Rush: Beyond the Lighted Stage (2010) – Film Review
by Roger Crow / @Roger Crow
Imagine a soundtrack to your life, created by a band formed the month you were born. For me Rush is that band, but I wouldn’t have had a clue who they were if it weren’t for the world’s biggest fan: my brother.
In his early teens he decided to paint an enormous copy of their eponymous 1974 album cover across his bedroom wall; queued up on day one to get the first edition of their 1981 album Moving Pictures, (yes kids, that used to happen before downloads), and spent most of his cash on buying every item of Rush ephemera he could.
It was inevitable that some of their magic would rub off on me, because at one stage Rush was as much a part of my life as breathing. Considering how much Geddy Lee, Alex Lifeson and Neil Peart played a part in my formative years, I may as well have shares in their back catalogue.
Their sound blasted through my bedroom wall so often it was as much audio wallpaper to the early Eighties as Adam Ant and New Order.
“Need for perfection”
While thumbing through Netflix one night I find Rush: Beyond the Lighted Stage, a 2010 documentary film which on the surface looks pretty forgettable. What I don’t expect is that it soon becomes one of those instant classics, and no, you don’t need to be a fan of the band to enjoy it.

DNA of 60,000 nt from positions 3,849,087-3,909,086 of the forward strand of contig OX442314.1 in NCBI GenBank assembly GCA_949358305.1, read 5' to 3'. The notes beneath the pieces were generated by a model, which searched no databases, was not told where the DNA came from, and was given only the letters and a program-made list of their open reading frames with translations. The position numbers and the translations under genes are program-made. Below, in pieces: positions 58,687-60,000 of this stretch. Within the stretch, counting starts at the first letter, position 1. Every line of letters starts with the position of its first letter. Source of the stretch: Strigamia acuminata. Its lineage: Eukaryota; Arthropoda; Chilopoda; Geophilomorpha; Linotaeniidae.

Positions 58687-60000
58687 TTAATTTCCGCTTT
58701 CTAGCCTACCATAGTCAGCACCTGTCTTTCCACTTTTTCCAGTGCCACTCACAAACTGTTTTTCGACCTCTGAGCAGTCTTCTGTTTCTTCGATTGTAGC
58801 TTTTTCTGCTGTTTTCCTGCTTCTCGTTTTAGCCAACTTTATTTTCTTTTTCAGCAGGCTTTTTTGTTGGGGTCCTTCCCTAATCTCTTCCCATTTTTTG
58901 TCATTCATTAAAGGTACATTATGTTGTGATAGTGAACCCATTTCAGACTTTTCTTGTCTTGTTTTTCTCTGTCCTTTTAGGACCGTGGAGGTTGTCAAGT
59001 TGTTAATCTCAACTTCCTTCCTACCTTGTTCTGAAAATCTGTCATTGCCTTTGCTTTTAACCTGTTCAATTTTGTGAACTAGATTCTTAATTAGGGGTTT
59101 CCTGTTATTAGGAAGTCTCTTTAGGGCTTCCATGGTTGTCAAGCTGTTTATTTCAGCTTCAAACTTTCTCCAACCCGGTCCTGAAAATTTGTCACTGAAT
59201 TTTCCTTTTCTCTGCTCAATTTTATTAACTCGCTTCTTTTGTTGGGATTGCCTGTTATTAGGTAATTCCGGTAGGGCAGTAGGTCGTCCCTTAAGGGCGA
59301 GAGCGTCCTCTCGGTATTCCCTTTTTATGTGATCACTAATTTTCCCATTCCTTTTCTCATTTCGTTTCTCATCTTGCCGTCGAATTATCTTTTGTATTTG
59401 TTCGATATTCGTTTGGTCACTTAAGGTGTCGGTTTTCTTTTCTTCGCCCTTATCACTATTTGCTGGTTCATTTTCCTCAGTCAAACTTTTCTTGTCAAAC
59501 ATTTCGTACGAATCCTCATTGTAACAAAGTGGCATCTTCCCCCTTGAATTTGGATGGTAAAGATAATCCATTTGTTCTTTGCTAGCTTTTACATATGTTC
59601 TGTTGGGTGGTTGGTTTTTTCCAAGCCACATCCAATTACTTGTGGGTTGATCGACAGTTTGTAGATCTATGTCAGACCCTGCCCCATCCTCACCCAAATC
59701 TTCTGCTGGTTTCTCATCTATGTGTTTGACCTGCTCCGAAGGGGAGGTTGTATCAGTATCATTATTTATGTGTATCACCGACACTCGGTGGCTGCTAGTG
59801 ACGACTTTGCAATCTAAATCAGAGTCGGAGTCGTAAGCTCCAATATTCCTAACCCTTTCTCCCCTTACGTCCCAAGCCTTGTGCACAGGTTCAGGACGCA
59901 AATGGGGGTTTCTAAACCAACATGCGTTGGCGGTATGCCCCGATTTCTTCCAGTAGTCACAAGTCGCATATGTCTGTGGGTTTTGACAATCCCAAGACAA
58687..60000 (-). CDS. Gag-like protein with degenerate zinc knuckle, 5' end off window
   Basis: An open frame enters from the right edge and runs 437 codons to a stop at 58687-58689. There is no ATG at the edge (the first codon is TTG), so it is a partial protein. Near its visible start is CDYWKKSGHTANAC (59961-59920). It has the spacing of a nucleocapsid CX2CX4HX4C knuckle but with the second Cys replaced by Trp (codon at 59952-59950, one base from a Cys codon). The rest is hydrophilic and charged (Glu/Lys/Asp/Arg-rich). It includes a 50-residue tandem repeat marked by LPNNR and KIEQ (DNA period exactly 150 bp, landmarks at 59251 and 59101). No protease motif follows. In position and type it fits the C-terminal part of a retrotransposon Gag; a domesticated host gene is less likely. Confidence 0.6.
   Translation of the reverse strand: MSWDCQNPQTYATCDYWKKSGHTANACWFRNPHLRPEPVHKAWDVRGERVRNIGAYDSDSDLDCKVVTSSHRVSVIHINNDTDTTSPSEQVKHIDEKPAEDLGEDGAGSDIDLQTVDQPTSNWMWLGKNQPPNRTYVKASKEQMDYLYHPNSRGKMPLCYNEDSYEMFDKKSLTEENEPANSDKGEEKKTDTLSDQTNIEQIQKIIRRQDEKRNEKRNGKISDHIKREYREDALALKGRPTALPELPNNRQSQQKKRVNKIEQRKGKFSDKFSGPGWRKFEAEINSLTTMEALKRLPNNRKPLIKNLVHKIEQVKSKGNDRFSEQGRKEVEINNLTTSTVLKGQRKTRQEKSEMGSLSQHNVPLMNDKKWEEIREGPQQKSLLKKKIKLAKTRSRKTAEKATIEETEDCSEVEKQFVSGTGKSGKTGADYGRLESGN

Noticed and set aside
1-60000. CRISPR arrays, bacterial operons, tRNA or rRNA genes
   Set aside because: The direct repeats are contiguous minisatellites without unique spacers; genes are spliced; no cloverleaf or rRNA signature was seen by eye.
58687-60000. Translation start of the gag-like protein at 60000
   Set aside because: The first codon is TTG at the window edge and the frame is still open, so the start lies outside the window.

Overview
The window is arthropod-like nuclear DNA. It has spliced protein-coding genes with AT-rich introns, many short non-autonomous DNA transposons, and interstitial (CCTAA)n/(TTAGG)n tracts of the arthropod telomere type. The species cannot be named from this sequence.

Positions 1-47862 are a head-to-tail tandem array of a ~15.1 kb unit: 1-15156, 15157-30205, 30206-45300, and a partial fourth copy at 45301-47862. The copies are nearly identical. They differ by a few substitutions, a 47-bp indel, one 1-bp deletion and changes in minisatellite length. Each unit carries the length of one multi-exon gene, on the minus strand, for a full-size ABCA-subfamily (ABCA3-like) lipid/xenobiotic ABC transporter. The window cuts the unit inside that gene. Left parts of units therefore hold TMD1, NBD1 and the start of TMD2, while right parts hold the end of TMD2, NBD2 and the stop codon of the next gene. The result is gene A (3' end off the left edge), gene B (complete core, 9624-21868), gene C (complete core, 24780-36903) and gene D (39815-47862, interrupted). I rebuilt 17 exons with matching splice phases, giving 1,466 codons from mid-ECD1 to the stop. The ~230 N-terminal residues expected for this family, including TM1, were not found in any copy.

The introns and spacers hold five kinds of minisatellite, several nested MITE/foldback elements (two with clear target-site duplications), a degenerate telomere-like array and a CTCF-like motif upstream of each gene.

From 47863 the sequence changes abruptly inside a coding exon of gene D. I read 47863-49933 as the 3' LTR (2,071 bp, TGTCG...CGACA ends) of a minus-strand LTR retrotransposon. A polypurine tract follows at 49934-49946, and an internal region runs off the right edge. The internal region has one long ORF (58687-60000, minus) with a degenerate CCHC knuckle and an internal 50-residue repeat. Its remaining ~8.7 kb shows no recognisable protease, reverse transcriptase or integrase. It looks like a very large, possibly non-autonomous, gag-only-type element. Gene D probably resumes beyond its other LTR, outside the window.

Charting their inevitable rise to fame, it boasts some impressive archive footage of the young band members on their road to stardom, and talking heads including Jack Black, Trent Reznor and Gene Simmons from Kiss.
While Geddy Lee and Alex Lifeson are hugely entertaining, it’s Neil Peart’s journey which proves most moving. The loss of his daughter and then his wife led to one of those inevitable moments where the band’s future looked in jeopardy. Without Neil, the others didn’t want to carry on, so they waited while he embarked on a 55,000 mile road trip on his motorbike.
Peart is one of those characters who is so driven by his need for perfection, it wouldn’t be a huge stretch to see him working at NASA. And the fact he’s easily one of the best drummers in the business is an added bonus. Okay, some of Rush’s music may dip a toe in the pretentious pool at times, but it’s the guys at the heart of the fame who prove more compelling than their iconic albums such as 2112.
If you love great rock documentaries, then this is a must.